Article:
Senate passes Public Service ethics billby Dara Kam | March 3rd, 2010
The Senate quietly approved a measure designed to clean up the Public Service Commission with a 39-1 vote this afternoon.
The bill (SB 1034) would make public all communications between the utilities the panel regulates and the commissioners or their advisory staff.
It would also bar commissioners or high-level staff from going to work or lobbying for the utilities for four years after they leave the PSC, double the current two-year limitation, aimed at stopping the “revolving door” between the commission and the utilities they make billion-dollar decisions about.
The bill will make certain that former commissioners and staff “will not be able to continue what they’ve done in the past and for a change our consumers will be represented,” the bill’s sponsor Sen. Mike Fasano, R-New Port Richey, argued.
The changes come from a 1992 grand jury report that lawmakers largely ignored designed to keep regulators and utility representatives at arm’s length.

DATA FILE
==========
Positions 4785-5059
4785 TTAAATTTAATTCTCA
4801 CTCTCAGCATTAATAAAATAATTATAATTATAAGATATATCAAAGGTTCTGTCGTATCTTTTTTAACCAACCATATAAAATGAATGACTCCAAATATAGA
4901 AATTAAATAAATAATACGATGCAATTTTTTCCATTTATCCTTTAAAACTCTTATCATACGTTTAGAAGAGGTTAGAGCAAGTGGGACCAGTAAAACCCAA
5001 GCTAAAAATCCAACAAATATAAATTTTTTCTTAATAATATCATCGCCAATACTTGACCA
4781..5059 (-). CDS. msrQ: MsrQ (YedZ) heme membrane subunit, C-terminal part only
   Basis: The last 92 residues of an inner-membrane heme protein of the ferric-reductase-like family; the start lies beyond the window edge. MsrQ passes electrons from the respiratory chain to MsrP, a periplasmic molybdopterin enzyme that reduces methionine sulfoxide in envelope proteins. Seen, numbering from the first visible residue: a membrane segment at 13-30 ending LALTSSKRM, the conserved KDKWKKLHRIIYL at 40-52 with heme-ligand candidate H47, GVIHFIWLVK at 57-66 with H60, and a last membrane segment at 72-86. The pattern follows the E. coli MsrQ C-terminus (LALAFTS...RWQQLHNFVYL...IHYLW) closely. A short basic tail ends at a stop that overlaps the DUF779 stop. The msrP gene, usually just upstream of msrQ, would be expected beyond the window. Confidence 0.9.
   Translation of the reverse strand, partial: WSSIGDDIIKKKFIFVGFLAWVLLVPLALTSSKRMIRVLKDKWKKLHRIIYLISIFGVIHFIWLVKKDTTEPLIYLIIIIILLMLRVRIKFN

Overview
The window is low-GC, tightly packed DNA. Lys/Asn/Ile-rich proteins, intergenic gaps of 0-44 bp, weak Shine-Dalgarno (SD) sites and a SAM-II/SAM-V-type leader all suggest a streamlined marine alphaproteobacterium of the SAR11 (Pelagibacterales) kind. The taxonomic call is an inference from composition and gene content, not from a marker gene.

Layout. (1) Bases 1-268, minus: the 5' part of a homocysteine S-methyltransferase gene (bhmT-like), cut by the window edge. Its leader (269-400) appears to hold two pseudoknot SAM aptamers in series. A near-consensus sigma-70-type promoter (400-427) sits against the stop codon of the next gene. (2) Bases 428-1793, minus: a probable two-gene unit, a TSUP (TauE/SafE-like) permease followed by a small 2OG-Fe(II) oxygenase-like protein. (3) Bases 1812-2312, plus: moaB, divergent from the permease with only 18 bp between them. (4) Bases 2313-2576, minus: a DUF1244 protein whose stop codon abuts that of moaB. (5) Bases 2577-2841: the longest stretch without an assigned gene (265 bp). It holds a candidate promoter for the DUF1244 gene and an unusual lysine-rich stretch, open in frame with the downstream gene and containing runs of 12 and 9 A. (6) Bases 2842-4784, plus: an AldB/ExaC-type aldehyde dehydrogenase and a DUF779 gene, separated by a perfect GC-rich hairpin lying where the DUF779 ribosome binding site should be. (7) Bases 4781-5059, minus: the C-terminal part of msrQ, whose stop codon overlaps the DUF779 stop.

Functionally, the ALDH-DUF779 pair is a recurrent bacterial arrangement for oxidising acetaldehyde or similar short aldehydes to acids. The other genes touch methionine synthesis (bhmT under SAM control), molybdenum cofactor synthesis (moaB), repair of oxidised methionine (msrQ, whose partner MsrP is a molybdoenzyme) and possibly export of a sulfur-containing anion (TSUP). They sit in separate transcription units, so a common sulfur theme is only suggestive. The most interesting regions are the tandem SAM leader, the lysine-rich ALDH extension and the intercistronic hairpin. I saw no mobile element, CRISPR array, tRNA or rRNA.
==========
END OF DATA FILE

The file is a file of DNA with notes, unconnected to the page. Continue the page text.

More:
This year’s proposal came about in the wake of reports that PSC staff and a Florida Power & Light Co. lawyer were swapping secret BlackBerry messages. Other details about questionable relationships between FPL and the commission were revealed during Juno Beach-based FPL’s proposed $1.2 billion rate hike hearing.
On the opening day of FPL’s rate increase hearing last year, Commissioner Nathan Skop revealed that the PSC’s lobbyist, Ryder Rudd, had attended a Kentucky Derby party at the Palm Beach Gardens home of FPL Vice President Ed Tancer. Rudd later quit.
Since then, the agency has struggled through investigations into BlackBerry messages exchanged between the PSC and an FPL attorney, a myriad of ethics complaints and allegations of interference from political leaders, including Gov. Charlie Crist, who threatened to not reappoint any commissioners who voted in favor of the rate hike.
The bill would also require that the commissioners behave more like judges by applying the canons of judicial conduct, including refraining from inappropriate political activity and avoiding the appearance of impropriety.
Public Service Chairwoman Nancy Argenziano is backing the proposed changes.